The aim with the
Ride & handling: roomy but suspension tuning needs work
The ﬁrst thing you notice when you swing your leg over the
On the trail, you can feel ﬂex in the swingarm, and the rear wheel ﬁnds its way around rocks and roots. This only becomes an issue when compressing the bike hard on angled jumps. As you pop out of it, the side loaded ﬂex pings back, throwing you off balance. The optional Maxle dropouts and a compatible hub would combat this, but they’re not ﬁtted as standard.
The compression ratio is linear for the ﬁrst four or five inches of the travel and ramps up severely at the end. When set correctly with 30-35 per cent sag, the bike blew through the travel and a sharp spike was felt through the pedals as the rate shot up at the end. We got round this by running 25 per cent sag. Gone was the sharp spike, but the plush trail compliance was compromised.
The shock needs more rebound adjustment too – we had full rebound wound on, and it still wasn’t quite enough.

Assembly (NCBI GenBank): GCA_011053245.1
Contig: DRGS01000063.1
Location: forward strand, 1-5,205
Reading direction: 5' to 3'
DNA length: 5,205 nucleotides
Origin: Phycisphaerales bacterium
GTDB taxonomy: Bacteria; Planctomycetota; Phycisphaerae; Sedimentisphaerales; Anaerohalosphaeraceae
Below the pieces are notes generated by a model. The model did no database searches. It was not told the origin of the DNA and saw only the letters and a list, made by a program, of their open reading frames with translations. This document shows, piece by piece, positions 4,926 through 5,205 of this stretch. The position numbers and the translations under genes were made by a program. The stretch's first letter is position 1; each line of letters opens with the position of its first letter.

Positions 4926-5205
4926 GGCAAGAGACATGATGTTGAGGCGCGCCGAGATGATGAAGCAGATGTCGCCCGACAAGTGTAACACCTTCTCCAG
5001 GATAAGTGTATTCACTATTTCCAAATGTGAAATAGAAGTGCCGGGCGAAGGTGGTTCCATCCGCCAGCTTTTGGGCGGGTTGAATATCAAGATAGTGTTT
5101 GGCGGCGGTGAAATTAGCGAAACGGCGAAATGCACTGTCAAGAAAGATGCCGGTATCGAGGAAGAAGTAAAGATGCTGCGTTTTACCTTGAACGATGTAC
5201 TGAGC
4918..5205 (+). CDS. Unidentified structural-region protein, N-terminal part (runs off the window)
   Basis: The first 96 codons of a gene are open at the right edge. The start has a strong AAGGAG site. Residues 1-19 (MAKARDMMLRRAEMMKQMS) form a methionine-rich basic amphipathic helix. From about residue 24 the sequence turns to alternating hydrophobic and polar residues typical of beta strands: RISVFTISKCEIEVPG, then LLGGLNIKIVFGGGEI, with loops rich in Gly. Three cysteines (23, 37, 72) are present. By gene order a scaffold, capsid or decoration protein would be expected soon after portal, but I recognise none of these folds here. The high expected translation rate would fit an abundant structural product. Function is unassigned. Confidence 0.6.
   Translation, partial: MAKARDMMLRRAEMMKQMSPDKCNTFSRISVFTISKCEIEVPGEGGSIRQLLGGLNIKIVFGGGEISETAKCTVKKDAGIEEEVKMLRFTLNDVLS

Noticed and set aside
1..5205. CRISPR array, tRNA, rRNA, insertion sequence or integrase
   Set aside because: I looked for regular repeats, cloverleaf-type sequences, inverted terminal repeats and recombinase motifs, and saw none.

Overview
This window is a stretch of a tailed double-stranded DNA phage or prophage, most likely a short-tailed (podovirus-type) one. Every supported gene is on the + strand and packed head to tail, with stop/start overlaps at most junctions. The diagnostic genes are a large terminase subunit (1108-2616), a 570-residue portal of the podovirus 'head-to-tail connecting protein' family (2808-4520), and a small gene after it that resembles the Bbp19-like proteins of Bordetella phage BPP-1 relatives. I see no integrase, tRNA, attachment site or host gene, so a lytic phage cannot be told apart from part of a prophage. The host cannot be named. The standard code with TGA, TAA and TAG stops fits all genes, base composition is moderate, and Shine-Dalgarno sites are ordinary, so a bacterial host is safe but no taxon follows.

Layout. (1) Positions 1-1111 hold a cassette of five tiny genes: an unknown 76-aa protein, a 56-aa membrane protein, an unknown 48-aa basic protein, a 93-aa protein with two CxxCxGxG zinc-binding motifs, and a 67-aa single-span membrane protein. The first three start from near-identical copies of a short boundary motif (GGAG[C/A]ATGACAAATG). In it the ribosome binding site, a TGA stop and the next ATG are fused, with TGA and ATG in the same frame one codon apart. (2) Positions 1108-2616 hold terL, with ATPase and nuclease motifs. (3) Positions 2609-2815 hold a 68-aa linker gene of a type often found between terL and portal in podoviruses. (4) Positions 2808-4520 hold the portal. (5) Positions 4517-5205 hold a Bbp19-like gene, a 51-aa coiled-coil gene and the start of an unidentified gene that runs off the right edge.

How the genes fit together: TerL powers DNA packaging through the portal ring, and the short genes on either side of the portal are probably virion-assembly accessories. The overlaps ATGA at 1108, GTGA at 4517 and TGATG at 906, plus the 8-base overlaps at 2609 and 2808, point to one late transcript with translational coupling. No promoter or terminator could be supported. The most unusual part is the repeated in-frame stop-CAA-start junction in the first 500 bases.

On the plus side, the bike handled great in the 67.5 degree setting – the bottom bracket height was spot on, we loved the tyres, the Lyrik fork performed faultlessly, and the fairly light weight gave an agile ride.
A cross-country compatible with the fun of a downhill machine? Not quite – it’s more of a 6in travel cross-country bike, but it’s certainly fun.
Frame: tweaked for longer travel
The frame uses the same gauge tubes as the rest of the range, but the geometry is tweaked to suit its 160mm (6in) travel. The head tube angle can be adjusted with 0 degree- and +/- 0.5 degree- angled sleeves in the head tube, giving head tube angles from 68.5 degrees to 67.5 degrees, in 0.5 degree increments.
Commencal’s legendary Contact System is employed with a modiﬁed linkage to eke out that extra travel. The new moto-style swingarm is claimed to be stiffer than the previous incarnation but also lighter.
Equipment: mix of light & durable
Up front is RockShox’s Lyrik Solo Air fork, which is easily set-up and very adjustable. There’s a Fox RP2 shock out back. The kit is a bit of a mix of lightweight and burly stuff.
The light RaceFace Deus crankset, SRAM X.0 rear mech and SDG I-Beam saddle and post shave the grams where possible, and mid-weight Mavic X321 rims and Maxxis High Roller single-ply tyres add strength and bulk where it’s needed.